GOOSE CREEK — Nakia Donahue doesn’t like to think about all the time she's wasted over the years sitting in traffic on U.S. Highway 176 near Cane Bay High School.
Like many residents that live in Cane Bay Plantation, Donahue, a single mother with three school-age children, has been waiting for years for the state or Berkeley County to do something about U.S. 176. Getting from her Cane Bay home to her downtown Charleston job can be a nightmare, especially on mornings when school is in session, when the bottleneck can extend for miles.
Berkeley County has had a plan in place to widen U.S. 176 for several years. Phase 1 of the project consists of widening the road from two lanes to four lanes with a raised concrete median from U.S. Highway 17A to Nexton Parkway, a distance of approximately 4.2 miles.
The bid process for the $53.3 million project goes out in the next couple of months with hopes of construction beginning early this summer, Berkeley County officials confirmed Wednesday. The project will be funded from county sales tax dollars, approved by voters in 2014.
Construction can’t begin soon enough for Donahue.
“It’s like a parking lot most mornings,” Donahue said. “You just sit there and sit there and it’s only going to get worse. More people are moving in every day.”
Berkeley County has seen a surge in population over the past decade, from 179,000 in 2010 to more than 234,000 in 2020. Most of the growth in the county has been centered around three megadevelopments: Cane Bay, Carnes Crossroads and Nexton.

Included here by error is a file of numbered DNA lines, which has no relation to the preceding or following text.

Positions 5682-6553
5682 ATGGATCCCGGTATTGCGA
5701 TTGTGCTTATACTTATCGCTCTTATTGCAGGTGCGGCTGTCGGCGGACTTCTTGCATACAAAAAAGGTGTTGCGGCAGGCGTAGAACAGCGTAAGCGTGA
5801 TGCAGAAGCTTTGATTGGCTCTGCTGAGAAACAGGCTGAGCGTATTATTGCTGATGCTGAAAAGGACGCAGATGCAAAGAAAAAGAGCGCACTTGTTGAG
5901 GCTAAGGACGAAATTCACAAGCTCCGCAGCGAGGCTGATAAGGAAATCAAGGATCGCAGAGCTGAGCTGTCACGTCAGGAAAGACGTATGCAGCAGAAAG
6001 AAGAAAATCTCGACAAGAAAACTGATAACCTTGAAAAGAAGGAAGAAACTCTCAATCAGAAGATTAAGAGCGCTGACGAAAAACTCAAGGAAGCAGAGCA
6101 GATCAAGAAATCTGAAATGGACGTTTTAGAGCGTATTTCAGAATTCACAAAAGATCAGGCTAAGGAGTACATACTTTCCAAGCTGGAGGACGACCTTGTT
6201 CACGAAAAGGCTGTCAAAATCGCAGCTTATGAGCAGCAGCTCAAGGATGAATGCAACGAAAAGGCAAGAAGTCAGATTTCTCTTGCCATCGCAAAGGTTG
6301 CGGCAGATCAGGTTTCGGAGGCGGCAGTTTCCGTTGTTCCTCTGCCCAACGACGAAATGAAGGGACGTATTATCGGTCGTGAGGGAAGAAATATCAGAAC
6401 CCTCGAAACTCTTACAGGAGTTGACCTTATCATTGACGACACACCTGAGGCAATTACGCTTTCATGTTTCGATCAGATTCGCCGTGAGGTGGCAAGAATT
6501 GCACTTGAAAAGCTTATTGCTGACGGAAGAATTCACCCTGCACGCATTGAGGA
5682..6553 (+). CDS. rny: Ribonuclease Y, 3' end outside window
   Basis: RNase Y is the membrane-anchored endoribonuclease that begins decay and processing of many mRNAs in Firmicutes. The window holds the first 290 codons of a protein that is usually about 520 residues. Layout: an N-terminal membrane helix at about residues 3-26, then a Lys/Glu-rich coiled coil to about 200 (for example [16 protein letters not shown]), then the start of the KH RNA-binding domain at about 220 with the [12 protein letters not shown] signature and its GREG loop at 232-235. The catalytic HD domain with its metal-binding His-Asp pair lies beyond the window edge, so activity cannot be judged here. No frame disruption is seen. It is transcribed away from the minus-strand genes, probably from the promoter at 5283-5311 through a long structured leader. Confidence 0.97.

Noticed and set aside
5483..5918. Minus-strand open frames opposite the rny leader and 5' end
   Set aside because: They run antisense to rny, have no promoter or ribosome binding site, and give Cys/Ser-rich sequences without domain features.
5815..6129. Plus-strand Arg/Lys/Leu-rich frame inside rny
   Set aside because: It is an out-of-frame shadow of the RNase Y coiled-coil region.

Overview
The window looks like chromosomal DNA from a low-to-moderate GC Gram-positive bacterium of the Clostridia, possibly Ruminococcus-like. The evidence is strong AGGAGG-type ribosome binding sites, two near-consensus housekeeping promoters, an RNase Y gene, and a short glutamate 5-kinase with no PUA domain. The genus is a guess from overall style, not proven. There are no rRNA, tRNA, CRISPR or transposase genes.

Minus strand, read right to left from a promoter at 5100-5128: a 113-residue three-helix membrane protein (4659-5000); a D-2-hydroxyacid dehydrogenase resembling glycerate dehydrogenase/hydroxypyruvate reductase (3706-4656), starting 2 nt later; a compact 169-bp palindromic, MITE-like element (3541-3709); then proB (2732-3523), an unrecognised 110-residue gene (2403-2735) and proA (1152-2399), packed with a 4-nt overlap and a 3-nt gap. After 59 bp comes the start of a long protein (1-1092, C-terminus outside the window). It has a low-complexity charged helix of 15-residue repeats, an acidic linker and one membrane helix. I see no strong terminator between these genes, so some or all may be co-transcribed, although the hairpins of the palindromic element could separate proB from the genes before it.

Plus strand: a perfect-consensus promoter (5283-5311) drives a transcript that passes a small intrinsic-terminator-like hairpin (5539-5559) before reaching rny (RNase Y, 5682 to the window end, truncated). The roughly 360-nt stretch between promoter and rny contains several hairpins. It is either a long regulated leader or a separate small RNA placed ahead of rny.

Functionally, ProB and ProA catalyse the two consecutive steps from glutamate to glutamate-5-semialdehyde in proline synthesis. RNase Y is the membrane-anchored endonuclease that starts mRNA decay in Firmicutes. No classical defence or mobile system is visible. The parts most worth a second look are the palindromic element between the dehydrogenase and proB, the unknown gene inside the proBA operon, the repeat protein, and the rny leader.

All together, the Cane Bay, Carnes Crossroads and Nexton developments have more than 27,000 residences planned. The Nexton development alone is as big as the Charleston peninsula and extends across 5,000 acres from Interstate 26 to U.S. 176.
In the mid-2010s, traffic near the area got so bad that a road and interchange needed to be developed. That project was completed in 2018. With an $88 million price tag, the interchange, west of the Interstate 26 off-ramps to Summerville at exit 199, was a big moment for longtime residents.
"It was a godsend, but it wasn't enough," Donahue said.
Up until last year, Cane Bay had just one exit out of the development. Two more have been added in the past year, but it still might not be enough.
“You still get that bottleneck every morning even with those new exits,” said County Councilman Jack Shurlinknight, who represents the district in the Cane Bay area. “The population is growing. The stress on the infrastructure continues to grow. We’ve been trying to get this project started for years.”
With construction to widen Clements Ferry Road already underway, the U.S. 176 project was next on the list for County Supervisor Johnny Cribb. He said the project will provide significant traffic relief. He added that paired with the Cane Bay Boulevard to Black Tom Road Connection, there will be several ways to access the developments on the road.
“This is a critical infrastructure project for the region that will provide long overdue traffic relief along that entire corridor,” Cribb said. “The (U.S.) 176 widening coupled with the improvements already made at Nexton Parkway and the Nexton Interchange, will greatly improve quality of life in the region.”
Right-of-way acquisition has already been completed, and final plan approvals and environmental permitting are scheduled for completion in the next few weeks.
Once underway, construction to complete Phase 1 is expected to take three years.